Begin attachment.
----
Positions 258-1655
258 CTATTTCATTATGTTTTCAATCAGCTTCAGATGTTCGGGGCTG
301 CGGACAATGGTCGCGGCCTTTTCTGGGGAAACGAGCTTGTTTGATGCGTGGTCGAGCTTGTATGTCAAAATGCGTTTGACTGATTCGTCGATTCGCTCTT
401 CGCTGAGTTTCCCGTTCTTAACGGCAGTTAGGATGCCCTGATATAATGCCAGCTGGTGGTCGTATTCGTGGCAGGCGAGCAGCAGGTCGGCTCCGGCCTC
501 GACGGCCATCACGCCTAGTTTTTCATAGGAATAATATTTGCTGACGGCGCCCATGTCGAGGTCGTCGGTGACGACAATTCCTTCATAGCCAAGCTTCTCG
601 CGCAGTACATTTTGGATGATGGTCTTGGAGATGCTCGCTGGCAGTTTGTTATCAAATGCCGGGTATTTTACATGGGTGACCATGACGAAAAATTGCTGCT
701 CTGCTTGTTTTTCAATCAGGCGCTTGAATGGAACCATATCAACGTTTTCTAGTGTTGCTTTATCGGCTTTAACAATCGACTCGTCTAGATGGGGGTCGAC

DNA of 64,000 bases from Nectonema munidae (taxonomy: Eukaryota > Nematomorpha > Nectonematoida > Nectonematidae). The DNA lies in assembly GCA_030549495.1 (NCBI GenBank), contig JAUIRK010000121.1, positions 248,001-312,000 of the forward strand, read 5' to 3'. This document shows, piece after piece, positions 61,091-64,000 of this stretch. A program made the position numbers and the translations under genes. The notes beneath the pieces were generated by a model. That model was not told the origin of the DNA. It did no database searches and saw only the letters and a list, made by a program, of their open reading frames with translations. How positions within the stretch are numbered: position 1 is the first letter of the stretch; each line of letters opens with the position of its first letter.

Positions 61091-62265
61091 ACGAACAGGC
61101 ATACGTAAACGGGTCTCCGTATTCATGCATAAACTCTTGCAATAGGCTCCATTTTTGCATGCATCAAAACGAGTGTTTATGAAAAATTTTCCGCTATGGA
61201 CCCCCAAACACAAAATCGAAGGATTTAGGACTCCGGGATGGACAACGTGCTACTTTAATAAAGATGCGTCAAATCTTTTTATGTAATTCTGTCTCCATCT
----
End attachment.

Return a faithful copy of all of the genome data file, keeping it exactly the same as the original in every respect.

Positions 258-1655
258 CTATTTCATTATGTTTTCAATCAGCTTCAGATGTTCGGGGCTG
301 CGGACAATGGTCGCGGCCTTTTCTGGGGAAACGAGCTTGTTTGATGCGTGGTCGAGCTTGTATGTCAAAATGCGTTTGACTGATTCGTCGATTCGCTCTT
401 CGCTGAGTTTCCCGTTCTTAACGGCAGTTAGGATGCCCTGATATAATGCCAGCTGGTGGTCGTATTCGTGGCAGGCGAGCAGCAGGTCGGCTCCGGCCTC
501 GACGGCCATCACGCCTAGTTTTTCATAGGAATAATATTTGCTGACGGCGCCCATGTCGAGGTCGTCGGTGACGACAATTCCTTCATAGCCAAGCTTCTCG
601 CGCAGTACATTTTGGATGATGGTCTTGGAGATGCTCGCTGGCAGTTTGTTATCAAATGCCGGGTATTTTACATGGGTGACCATGACGAAAAATTGCTGCT
701 CTGCTTGTTTTTCAATCAGGCGCTTGAATGGAACCATATCAACGTTTTCTAGTGTTGCTTTATCGGCTTTAACAATCGACTCGTCTAGATGGGGGTCGAC

DNA of 64,000 bases from Nectonema munidae (taxonomy: Eukaryota > Nematomorpha > Nectonematoida > Nectonematidae). The DNA lies in assembly GCA_030549495.1 (NCBI GenBank), contig JAUIRK010000121.1, positions 248,001-312,000 of the forward strand, read 5' to 3'. This document shows, piece after piece, positions 61,091-64,000 of this stretch. A program made the position numbers and the translations under genes. The notes beneath the pieces were generated by a model. That model was not told the origin of the DNA. It did no database searches and saw only the letters and a list, made by a program, of their open reading frames with translations. How positions within the stretch are numbered: position 1 is the first letter of the stretch; each line of letters opens with the position of its first letter.

Positions 61091-62265
61091 ACGAACAGGC
61101 ATACGTAAACGGGTCTCCGTATTCATGCATAAACTCTTGCAATAGGCTCCATTTTTGCATGCATCAAAACGAGTGTTTATGAAAAATTTTCCGCTATGGA
61201 CCCCCAAACACAAAATCGAAGGATTTAGGACTCCGGGATGGACAACGTGCTACTTTAATAAAGATGCGTCAAATCTTTTTATGTAATTCTGTCTCCATCT